Shining a Light on Anxiety Disorders

The outbreak of the coronavirus (COVID-19) is stressful for many  people but for 40 million Americans living with fear and anxiety, stress is a normal part of life. For some individuals, it can interfere with or limit their ability to carry out major life activities.

The term “anxiety” pertains to feelings of apprehension and fear, characterized by physical symptoms such as palpitations, sweating, and excessive stress. Anxiety can also lead to other physical issues  including fatigue, insomnia, trouble concentrating, and irritable bowel syndrome (IBS). 

While there are various types of anxiety disorders, research indicates that most are driven by a person’s negative response to unpleasant feelings and situations. The five major types are: Generalized Anxiety Disorder (GAD), Obsessive Compulsive Disorder (OCD), Panic Disorder, Post Traumatic Stress Disorder (PTSD), Social Anxiety Disorder. Anxiety Disorders Treatment.

When a person’s primary symptom is anxiety, it may be referred to as Generalized Anxiety Disorder (GAD) which is different from normal feelings of anxiousness. 
Individuals with GAD often worry uncontrollably about one thing several times per day for months on end. This can happen even when there isn’t a reason to worry. While the person is aware they are worrying unnecessarily, they are unable to explain the cause of their anxiety.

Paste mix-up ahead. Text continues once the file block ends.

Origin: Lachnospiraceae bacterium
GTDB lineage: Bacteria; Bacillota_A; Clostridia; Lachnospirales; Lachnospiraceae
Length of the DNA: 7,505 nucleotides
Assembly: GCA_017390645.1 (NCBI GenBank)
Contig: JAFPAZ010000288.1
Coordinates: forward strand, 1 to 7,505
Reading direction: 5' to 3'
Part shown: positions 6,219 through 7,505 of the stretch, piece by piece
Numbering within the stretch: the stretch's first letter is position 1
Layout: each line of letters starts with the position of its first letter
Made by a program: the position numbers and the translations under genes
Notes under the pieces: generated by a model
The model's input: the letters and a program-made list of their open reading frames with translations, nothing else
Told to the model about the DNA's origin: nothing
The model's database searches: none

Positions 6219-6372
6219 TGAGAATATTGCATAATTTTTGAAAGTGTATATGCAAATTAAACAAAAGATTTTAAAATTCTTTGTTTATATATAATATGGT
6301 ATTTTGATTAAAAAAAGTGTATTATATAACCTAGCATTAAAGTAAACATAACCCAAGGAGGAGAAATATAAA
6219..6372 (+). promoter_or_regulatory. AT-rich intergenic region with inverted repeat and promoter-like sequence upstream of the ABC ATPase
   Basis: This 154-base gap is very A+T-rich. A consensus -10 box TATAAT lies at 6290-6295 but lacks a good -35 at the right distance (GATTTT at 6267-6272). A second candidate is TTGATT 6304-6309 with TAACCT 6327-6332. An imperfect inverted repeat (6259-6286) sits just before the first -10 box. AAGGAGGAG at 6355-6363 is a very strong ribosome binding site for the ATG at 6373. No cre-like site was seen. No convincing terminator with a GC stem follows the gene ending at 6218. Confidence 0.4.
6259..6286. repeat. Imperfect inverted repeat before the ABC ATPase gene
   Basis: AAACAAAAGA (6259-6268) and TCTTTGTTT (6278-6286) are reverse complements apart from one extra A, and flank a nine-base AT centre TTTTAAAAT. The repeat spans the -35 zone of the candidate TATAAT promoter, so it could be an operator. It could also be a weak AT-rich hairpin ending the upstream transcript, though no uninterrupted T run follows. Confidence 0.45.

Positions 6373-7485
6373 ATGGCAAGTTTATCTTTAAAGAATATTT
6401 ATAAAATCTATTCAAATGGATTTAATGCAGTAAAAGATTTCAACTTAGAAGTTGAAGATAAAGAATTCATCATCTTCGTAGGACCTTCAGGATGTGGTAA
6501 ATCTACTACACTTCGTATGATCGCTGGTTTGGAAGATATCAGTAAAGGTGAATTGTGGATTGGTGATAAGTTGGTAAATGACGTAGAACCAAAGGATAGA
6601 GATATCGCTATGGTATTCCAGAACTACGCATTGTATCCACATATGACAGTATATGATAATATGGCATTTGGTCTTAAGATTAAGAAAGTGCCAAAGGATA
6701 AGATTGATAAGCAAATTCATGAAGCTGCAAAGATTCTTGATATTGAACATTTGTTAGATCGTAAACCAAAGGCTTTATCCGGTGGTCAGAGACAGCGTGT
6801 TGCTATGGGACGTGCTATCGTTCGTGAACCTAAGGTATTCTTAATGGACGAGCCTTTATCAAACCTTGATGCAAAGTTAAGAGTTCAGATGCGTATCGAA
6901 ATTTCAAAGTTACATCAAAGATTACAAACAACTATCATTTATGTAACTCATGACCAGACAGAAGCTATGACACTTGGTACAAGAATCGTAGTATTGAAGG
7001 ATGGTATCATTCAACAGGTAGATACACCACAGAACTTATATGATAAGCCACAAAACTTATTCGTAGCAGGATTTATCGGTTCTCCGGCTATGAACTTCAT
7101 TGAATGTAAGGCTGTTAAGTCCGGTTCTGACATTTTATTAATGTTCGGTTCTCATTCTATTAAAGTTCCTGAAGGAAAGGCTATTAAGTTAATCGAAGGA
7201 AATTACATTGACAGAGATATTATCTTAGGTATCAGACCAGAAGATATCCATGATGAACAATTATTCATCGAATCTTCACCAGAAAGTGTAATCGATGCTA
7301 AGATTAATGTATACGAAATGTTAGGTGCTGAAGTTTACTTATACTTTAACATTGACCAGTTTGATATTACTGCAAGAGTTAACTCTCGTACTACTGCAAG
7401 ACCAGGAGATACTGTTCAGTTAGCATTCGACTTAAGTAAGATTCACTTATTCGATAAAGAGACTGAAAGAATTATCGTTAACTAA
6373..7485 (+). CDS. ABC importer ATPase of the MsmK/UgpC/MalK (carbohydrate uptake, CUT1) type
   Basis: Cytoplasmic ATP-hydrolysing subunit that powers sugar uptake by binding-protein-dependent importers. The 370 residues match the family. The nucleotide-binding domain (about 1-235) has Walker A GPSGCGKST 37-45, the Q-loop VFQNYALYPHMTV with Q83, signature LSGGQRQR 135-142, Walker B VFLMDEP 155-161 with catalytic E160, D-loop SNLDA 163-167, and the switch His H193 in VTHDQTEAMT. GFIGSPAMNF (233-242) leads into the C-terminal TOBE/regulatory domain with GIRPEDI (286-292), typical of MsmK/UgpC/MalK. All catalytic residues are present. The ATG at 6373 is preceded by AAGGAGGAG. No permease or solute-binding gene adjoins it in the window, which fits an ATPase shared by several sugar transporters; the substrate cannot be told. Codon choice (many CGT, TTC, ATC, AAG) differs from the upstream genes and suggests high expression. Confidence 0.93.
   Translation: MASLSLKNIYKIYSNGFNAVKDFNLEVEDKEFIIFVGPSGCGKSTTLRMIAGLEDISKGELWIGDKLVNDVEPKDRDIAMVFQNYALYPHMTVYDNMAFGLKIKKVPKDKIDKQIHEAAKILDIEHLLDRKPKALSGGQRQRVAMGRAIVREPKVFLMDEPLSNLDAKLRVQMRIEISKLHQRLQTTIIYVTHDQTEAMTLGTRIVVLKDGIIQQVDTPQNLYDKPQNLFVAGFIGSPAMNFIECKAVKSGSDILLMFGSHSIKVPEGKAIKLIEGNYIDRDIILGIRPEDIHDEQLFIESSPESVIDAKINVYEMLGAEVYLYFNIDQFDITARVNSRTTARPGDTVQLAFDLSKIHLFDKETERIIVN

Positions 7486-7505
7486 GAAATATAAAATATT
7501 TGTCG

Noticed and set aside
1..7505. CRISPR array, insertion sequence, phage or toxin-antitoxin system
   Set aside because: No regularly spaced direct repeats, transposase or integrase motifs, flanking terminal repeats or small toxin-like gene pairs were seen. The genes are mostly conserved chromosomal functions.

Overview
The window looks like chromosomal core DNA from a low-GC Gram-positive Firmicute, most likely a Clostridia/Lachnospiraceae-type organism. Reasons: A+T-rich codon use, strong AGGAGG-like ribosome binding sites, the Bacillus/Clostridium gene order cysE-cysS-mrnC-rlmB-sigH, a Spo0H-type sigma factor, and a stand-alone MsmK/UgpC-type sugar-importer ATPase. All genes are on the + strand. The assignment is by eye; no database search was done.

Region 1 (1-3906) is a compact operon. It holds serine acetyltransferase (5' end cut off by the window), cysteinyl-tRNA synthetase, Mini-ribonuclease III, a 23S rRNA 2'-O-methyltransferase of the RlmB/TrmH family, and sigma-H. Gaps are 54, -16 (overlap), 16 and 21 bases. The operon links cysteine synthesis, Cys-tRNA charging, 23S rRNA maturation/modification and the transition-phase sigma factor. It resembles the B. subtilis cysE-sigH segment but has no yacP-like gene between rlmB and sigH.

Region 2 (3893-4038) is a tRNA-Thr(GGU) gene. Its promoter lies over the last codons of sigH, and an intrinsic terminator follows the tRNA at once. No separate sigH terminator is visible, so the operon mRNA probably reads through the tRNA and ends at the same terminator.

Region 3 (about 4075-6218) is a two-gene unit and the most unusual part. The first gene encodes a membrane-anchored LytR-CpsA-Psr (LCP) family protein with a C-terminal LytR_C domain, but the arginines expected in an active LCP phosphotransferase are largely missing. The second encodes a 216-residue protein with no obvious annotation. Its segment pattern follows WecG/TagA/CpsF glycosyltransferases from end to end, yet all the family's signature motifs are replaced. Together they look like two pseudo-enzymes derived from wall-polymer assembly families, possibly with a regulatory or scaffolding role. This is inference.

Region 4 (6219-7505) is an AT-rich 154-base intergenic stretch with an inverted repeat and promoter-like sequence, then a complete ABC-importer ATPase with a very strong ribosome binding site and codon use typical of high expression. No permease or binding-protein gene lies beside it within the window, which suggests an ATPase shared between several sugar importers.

According to Medical News Today, GAD affects around 6.8 million people in the U.S. — or more than 3 percent of the country’s adults. Furthermore, the World Health Organization (WHO), reports 1 in 13 globally suffers from some form of anxiety.

What can you do if you feel anxious?

If you are dealing with anxiety on a regular basis, try one or all of the following non-pharmaceutical solutions. 

  1. Get Moving. Many people with anxiety have reported that exercise helps them feel better and manage their symptoms. Be sure to choose exercises you enjoy so you look forward to them.
  2. Cut Caffeine and Alcohol. Both caffeine and alcohol can accelerate anxiety. If you can avoid them, do so. If not, cutting back should help. Remember, caffeine is not just in coffee. It can also be found in chocolate, diet pills, headache medication, and tea.
  3. Avoid triggers. Think of times and places where you notice yourself feeling most anxious. Write them down as a reminder to yourself. If you know the causes of your anxiety, you can work to avoid them.
  4. Get plenty of sleep. Studies show that not getting enough sleep can contribute to stress levels. Additionally, feeling tired or a lack of  energy can be one reason for stress.
  5. Ask for help. When you are feeling low, reach out to someone close to you. Remember, it is not a weakness to admit that you need help. Don’t try to handle your anxiety alone. If you don’t feel comfortable talking to a friend or family member, get professional help.

For many people, a combination of anxiety management techniques work best in combination with traditional methods, like medication and talk therapy. If you are struggling with anxiety, remember there is no “one size fits all” treatment, and it may take time to find the best treatment that works for you.